The Prime Features of a Prokaryotic Cell

Examination of a prokaryotic cell reveals various component structures. Some of the structures are naturally common to almost all prokaryotes, but some structures are present in certain species. Structures found external to the bacterial cell wall aid in protection, attachment, motility, or conjugation. Figure shows a typical prokaryotic cell.

Typical Prokaryotic Cell

The prime features of a prokaryotic cell are:

  1. The cell is enclosed within a cell wall, made up of peptidoglycan (a mixture of carbohydrates, and amino acids). The cell wall prevents the cell from bursting.
  2. Inner to the cell wall, plasma membrane is present which controls the movement of materials in and out of the cell. Some substances are pumped in and out of the cell via active transport.
  3. The inner area of cell is occupied by cytoplasm, containing enzymes (required for cellular chemical reactions) and the genetic material.
  4. The region in the cytoplasm having chromosome is known as nucleoid. The DNA is not bound by a nuclear envelope and is naked, i.e., not associated with any protein. Some bacteria contain plasmids (small circular DNA) which replicate independently and passes from one cell to another.
  5. Ribosomes are the site of protein synthesis and are present in all prokaryotic cells. Cells actively involved in producing protein have large number of ribosomes. In prokaryotic cells 70S ribosomes are present that are smaller than 80S ribosomes found in eukaryotic cells.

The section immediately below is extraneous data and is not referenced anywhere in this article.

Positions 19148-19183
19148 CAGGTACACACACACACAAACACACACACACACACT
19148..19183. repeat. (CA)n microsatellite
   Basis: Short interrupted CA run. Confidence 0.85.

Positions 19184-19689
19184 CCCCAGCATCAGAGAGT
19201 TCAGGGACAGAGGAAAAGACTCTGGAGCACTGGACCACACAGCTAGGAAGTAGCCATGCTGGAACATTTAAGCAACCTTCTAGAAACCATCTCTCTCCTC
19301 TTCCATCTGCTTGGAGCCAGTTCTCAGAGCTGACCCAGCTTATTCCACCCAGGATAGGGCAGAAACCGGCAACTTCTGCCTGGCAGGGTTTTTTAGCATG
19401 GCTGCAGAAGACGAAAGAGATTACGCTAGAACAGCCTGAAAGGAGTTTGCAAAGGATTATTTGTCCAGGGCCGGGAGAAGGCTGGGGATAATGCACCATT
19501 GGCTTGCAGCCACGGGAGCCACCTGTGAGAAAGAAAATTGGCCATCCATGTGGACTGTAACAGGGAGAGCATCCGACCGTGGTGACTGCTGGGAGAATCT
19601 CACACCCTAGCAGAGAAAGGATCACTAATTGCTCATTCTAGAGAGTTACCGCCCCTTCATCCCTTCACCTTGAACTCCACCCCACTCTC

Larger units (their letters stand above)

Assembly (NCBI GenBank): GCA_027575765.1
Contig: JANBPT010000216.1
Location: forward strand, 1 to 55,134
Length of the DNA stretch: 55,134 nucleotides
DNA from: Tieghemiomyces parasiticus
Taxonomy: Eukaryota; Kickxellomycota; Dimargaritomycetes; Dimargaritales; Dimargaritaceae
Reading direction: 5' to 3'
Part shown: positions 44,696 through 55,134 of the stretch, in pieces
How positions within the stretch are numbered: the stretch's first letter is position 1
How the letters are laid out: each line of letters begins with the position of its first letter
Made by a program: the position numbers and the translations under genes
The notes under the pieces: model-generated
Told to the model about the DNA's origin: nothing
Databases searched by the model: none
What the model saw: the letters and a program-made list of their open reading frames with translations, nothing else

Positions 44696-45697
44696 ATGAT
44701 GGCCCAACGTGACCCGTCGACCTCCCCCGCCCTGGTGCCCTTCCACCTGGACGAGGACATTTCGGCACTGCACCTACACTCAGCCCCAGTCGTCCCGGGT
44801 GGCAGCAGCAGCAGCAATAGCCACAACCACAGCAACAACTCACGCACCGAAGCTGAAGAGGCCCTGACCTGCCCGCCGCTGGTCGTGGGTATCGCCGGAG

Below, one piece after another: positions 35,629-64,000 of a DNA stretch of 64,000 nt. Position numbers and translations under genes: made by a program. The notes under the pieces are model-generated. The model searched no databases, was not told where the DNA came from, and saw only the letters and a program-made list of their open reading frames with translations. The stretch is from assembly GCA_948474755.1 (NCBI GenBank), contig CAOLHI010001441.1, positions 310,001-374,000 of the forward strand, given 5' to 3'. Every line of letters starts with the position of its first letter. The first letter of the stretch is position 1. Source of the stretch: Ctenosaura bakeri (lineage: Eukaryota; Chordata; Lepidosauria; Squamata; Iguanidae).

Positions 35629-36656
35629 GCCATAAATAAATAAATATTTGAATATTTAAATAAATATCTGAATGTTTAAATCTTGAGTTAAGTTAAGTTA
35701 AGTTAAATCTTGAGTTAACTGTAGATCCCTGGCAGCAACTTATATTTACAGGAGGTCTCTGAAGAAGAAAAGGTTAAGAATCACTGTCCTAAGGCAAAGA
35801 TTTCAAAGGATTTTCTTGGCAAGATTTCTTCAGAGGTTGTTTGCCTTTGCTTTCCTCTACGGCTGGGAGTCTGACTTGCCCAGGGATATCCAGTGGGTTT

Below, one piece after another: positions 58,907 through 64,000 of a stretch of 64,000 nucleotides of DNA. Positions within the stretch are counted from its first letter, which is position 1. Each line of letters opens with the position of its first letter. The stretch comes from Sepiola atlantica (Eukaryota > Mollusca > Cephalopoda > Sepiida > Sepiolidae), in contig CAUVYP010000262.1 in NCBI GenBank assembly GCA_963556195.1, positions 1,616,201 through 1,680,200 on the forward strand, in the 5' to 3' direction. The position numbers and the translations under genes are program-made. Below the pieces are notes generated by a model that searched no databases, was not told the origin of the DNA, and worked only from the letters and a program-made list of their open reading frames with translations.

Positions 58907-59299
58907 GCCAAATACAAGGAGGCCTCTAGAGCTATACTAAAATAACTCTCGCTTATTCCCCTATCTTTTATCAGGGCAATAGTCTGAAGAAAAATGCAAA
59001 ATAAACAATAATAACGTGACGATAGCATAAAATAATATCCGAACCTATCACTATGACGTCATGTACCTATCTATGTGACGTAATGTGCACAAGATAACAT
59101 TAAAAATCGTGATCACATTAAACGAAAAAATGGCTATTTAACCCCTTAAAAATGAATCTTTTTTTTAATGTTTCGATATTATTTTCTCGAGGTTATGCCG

6. Some prokaryotic cells possess flagellum (singular flagella) projecting out from the cell wall, and enabling cell movement.
  7. The cell wall of some bacterial cells has pili (singular pilus), through which they can connect with other bacterial cells. This helps in exchange of genetic material.

The volume of prokaryotic cells is less than that of the complex cells, since they lack nucleus.

They undergo division via binary fission. With their growth, the DNA replicates and separates into two different cytoplasmic areas, which further divides into two. This division mechanism is slightly different from mitosis undergone by eukaryotic cells.

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Santhakumar Raja

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